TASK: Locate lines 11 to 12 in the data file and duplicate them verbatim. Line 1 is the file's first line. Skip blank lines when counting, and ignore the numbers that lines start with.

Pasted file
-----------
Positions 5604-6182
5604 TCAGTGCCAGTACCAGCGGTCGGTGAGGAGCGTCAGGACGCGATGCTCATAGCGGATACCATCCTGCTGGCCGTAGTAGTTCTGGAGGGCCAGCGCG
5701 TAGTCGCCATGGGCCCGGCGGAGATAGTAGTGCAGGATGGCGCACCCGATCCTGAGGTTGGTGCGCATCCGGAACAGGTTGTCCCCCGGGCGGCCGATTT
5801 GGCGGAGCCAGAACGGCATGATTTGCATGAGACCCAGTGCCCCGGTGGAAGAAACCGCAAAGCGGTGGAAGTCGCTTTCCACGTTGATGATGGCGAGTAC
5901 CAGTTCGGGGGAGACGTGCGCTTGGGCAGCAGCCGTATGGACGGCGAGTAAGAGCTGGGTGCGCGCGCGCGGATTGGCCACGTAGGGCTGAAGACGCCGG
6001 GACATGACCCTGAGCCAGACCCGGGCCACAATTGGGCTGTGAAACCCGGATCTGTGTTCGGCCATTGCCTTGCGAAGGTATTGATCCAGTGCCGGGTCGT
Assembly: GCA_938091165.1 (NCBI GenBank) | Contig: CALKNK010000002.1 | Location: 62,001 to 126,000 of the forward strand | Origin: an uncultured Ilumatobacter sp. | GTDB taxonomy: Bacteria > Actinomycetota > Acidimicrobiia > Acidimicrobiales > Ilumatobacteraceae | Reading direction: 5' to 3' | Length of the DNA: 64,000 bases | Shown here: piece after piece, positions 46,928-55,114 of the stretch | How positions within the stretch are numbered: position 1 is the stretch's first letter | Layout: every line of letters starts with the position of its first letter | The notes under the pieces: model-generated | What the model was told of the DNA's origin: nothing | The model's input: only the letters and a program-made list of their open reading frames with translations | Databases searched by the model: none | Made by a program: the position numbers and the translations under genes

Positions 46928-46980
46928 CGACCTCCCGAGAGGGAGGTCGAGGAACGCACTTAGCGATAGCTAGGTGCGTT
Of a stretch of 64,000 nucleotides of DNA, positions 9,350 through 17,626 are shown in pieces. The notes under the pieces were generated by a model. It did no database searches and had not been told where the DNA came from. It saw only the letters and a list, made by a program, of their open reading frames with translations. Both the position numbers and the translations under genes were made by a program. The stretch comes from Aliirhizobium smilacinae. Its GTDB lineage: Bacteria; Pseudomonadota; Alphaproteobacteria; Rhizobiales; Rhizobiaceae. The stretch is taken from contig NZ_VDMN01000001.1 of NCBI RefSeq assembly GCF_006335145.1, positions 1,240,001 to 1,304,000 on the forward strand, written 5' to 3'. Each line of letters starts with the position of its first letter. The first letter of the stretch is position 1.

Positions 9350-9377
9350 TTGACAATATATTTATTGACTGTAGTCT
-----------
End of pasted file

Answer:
Positions 9350-9377
9350 TTGACAATATATTTATTGACTGTAGTCT